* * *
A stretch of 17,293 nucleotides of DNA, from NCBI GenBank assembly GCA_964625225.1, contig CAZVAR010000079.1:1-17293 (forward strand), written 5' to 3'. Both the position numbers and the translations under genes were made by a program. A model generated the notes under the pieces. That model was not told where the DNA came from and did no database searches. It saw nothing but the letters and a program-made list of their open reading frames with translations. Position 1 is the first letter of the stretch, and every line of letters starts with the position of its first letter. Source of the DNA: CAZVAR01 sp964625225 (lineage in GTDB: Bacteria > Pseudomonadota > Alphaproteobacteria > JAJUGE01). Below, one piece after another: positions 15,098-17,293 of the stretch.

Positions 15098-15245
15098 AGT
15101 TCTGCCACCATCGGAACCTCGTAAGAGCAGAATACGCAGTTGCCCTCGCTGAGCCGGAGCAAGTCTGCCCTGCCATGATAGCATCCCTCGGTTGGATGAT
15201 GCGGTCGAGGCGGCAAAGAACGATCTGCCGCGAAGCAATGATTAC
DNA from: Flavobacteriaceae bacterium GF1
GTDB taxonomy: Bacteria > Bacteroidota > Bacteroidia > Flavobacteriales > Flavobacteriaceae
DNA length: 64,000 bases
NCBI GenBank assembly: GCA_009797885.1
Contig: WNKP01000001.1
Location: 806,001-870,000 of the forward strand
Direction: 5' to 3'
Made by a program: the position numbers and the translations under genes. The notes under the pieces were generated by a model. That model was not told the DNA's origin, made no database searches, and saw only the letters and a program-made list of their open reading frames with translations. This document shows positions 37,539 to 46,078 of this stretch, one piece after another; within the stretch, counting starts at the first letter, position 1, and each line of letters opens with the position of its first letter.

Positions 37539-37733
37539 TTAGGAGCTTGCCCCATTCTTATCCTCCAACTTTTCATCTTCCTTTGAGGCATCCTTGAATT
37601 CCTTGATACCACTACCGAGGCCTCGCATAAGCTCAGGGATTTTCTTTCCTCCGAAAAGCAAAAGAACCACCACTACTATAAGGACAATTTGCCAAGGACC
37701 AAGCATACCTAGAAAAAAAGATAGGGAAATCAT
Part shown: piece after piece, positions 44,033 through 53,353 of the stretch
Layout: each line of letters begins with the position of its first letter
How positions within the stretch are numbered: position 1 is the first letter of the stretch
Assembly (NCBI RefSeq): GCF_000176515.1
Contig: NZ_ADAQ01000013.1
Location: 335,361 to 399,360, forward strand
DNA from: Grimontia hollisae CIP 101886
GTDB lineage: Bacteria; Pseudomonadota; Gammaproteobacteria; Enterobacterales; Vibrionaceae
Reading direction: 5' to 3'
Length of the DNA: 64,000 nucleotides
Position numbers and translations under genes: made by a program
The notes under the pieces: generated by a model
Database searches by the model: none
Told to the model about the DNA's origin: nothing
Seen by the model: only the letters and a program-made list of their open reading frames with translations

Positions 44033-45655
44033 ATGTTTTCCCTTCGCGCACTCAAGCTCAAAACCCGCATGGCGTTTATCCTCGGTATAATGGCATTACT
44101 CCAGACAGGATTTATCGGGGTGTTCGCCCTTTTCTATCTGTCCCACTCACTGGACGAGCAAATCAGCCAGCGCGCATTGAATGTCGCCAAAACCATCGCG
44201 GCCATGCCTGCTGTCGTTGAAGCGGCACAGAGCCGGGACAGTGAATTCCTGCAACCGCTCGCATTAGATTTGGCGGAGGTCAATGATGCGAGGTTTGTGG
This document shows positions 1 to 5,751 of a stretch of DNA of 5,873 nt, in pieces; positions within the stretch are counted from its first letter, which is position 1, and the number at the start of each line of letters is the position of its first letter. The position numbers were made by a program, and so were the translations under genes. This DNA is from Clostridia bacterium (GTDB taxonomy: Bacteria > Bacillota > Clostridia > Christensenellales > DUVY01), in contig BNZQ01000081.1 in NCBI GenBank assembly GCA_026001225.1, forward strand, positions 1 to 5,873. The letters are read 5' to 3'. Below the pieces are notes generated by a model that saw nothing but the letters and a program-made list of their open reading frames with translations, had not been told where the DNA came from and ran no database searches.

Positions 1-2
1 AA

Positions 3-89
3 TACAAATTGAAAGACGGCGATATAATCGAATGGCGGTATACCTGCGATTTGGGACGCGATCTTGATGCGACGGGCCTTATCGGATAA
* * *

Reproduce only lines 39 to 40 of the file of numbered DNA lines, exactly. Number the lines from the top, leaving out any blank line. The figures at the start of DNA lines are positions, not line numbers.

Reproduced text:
1 AA

Positions 3-89